Archive for the ‘Spain’ Category
Inedit Beer packaged in a black, type of wine bottle and suggested to be served in a white wine glass has been especially created by el Bulli & Ferran Adrià to be paired with food. It was introduced to Bangkok by Comte de Sibour Limited on August 25, 2011 at Aldo’s Mediterranean Bistro and paired with these dishes: Confit of Smoked Salmon Flavor; Asparagus Espuma with Poached Quail Eggs; Paella Modern Style; Marinated Artichokes with Ham Emulsion; Jelly of Gaspacho Tagliatelle of Squid; Feta Tomato Chips. It is similar in style to a Belgian witbier, and is aimed at the high-end restaurant market where it most likely will carve out a niche of devoted fans. Whether it goes mainstream as a standalone beer is anyone’s guess. Inedit is arguably Spain’s best beer although, I have read comments such as: this is “a beer made by people who clearly don’t like beer”.
Pouring the beer into a white wine glass, you are greeted by a distinct aroma of fresh yeast and the visual appearance is not overly cloudy as some wheat beers tend to be
★Culinary Tidbits . . . a Bizarre Dish from among many presented from the new line-up at El Bulli, as captured by The Ultimate Epicure: Hare Blood from El Bulli
Image credit: Izarzugaza
The butcher shop, Izarzugaza, with three locations in Northern Spain, is making efforts to adopt modern technology while keeping their more than 100-year-old tradition alive: They have an online shop selling meat and prepared items, as well as customer-facing multilingual touchscreens in the shops. But what truly sets them apart is their meat vending machine outside the store in Mundaka.
“We had to provide a service when the shop closes,” Mikel Izarzugaza, the fourth generation owner, told El Mundo. So they acquired a refrigerated vending machine that uses miniature elevators and the products change seasonally: “In summer pasta salads, we prepare and pack, in winter tongue in sauce or meatballs, sausages and burgers as well.”
Ferran Adrià working at El Bulli in 1983 (image credit: El Bulli)
Jose Andrés and Ferran Adrià will teach a 13 week intro to “culinary physics” at Harvard, culminating in a working demonstration of how to make foams and emulsions, the backbone of molecular gastronomy.
El Bulli will definitely close, as it had always been dependent on speaking engagements and publications for profitability, rather than income derived from the dining room. It will reopen in two years as a research center for 25 chefs and will still serve 60 meals a year in the restructured space with the dining room & kitchen still intact—it will just be a more difficult reservation than in the past—if that is possible!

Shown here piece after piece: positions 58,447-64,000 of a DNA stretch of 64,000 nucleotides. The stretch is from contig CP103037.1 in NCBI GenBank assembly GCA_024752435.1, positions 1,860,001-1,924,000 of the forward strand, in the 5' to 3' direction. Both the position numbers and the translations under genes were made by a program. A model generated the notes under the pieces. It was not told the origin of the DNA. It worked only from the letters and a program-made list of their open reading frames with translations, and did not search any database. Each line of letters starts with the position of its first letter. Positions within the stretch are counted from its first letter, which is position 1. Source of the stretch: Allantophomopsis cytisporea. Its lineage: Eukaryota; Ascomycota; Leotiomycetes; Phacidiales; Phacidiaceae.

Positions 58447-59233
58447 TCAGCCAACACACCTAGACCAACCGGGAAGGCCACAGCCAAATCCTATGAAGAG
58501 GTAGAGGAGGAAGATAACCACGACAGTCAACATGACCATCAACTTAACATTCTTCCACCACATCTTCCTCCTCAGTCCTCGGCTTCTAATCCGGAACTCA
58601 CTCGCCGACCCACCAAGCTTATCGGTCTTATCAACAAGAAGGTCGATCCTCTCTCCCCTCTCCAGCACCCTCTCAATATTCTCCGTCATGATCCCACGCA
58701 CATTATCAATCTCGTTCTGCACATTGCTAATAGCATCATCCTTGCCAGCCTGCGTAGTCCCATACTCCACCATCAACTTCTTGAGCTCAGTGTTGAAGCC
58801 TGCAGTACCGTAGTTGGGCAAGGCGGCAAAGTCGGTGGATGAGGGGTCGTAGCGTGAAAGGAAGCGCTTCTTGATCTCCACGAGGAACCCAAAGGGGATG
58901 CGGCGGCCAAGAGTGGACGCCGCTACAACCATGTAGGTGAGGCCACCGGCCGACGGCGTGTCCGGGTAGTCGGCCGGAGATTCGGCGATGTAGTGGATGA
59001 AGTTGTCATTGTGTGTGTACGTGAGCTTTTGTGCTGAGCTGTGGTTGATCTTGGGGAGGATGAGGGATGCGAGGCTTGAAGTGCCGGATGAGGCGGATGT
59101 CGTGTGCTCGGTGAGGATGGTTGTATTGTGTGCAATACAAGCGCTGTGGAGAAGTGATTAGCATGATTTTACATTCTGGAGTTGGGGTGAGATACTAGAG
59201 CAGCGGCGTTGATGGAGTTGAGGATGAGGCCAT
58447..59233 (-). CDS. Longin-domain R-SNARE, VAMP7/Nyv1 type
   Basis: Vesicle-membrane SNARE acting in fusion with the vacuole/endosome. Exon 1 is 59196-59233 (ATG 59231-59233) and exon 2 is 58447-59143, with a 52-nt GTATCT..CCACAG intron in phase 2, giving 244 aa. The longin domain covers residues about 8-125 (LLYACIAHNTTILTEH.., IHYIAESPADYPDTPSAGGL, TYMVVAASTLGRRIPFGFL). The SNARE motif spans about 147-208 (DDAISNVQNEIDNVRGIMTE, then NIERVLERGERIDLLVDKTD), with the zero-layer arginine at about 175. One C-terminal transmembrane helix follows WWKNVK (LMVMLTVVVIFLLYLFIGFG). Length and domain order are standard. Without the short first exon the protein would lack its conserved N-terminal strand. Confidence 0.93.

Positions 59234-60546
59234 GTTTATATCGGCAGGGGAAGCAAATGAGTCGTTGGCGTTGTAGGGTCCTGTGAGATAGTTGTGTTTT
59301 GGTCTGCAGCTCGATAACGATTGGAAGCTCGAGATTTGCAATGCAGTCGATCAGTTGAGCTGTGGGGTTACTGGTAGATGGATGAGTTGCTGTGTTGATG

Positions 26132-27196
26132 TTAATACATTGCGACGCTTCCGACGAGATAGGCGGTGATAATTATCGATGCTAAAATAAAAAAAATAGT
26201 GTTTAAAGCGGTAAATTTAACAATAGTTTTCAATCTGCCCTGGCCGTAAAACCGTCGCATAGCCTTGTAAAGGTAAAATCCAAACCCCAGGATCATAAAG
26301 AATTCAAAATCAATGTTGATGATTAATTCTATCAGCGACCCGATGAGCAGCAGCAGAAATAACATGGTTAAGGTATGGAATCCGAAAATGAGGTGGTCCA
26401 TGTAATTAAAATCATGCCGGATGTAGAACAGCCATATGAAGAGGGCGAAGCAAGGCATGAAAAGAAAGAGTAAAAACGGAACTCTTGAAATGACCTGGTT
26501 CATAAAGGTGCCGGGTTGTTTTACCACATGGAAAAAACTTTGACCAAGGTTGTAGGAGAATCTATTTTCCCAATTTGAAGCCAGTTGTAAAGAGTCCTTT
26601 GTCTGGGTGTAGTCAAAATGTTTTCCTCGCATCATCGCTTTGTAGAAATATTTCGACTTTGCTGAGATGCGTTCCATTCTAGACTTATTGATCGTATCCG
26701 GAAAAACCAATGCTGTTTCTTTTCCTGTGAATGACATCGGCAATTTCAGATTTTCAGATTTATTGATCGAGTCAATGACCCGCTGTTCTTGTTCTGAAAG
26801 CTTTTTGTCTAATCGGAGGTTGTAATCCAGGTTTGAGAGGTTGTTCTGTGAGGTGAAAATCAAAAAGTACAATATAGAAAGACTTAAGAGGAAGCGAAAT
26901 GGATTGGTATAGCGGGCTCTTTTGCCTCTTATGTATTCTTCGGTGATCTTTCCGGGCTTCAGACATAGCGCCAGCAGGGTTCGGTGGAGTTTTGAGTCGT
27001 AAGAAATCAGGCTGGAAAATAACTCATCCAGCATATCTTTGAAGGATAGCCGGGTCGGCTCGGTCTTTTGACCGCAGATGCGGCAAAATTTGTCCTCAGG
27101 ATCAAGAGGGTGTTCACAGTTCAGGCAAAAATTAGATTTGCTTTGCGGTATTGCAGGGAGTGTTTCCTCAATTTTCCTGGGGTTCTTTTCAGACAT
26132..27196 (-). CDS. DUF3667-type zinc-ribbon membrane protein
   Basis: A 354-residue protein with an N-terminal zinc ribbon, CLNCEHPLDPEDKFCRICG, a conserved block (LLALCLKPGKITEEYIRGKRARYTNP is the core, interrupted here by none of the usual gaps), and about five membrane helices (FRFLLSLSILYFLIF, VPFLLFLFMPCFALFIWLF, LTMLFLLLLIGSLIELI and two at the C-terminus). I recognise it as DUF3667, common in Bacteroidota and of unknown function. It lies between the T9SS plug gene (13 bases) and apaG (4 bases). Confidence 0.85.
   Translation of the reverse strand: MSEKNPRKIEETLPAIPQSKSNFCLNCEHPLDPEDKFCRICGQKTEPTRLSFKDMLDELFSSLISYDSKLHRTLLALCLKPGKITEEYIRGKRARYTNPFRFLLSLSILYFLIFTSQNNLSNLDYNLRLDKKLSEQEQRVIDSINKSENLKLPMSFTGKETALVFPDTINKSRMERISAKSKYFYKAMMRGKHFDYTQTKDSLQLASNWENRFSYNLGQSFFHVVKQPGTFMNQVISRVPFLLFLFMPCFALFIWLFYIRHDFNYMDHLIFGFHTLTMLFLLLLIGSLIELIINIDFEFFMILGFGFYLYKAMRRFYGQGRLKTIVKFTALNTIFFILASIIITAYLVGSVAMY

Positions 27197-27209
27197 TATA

Links to previous posts at Restaurant Dining Critiques about El Bulli:
Breaking News . . . Earlier we heard word that Ferran Adria would close his restaurant El Bulli for a two year period from 2011-2013. Now he has announced that he will be closing permanently in December 2011. The restaurant along with his cooking workshop in Barcelona has been losing money at the tune of a half million Euros a year, although as we mentioned in our post on the two-year closure, the cookbooks are generating a large income. Instead of opening a new restaurant he will use any resulting funds to open an academy devoted to the study of molecular and other gastronomic studies; the academy will sponsor scholarships to allow the most talented chefs from around the world to attend.
It has just been announced at a press conference in Madrid that the world famous El Bulli Restaurant, chosen top restaurant for 5 years running, will be closing for two years in 2012. It has already been closing for six months a year recently and Ferran Adrià, the restaurants owner and chef, has decided to close for two years to use the time for reflection; even though there has been speculation that the most difficult restaurant reservation in the world might “dry up”, it still comes as a shock in culinary circles. Rumors are that the restaurant itself does not generate much income due to very high operating expenses, and they count on the large income from book sales.
The construction of the unique “Gastronomic University” also known as the Basque Culinary Centre began a few weeks ago in San Sebastian, Spain. The university will be the first of its kind and is designed to look like a pile of stacked plates. Students will be encouraged to use scientific innovation to prepare the recipes of the future and will try to master the science of “molecular gastronomy” under the direction of Ferran Adria, owner of the famous restaurant El Bulli, and other well-known chefs. There are already many Michelin-decorated restaurants in the town and their chefs are more than likely to participate in helping with tuition costs and possibly teaching duties. Heston Blumenthal, the self-taught chef at the Fat Duck in Bray, Berkshire, U.K., who has followed in the footsteps of Adria, will probably be a guest lecturer.
Mr. Adria has come under attack by more traditional chefs, and just recently by a German “food critic” with accusations of “poisoning diners with foams and emulsifiers”, although whether these claims have any merit or not is unknown. In any case, they have not hurt the popularity of his restaurant that is always solidly booked for the entire six months of the year that it is open.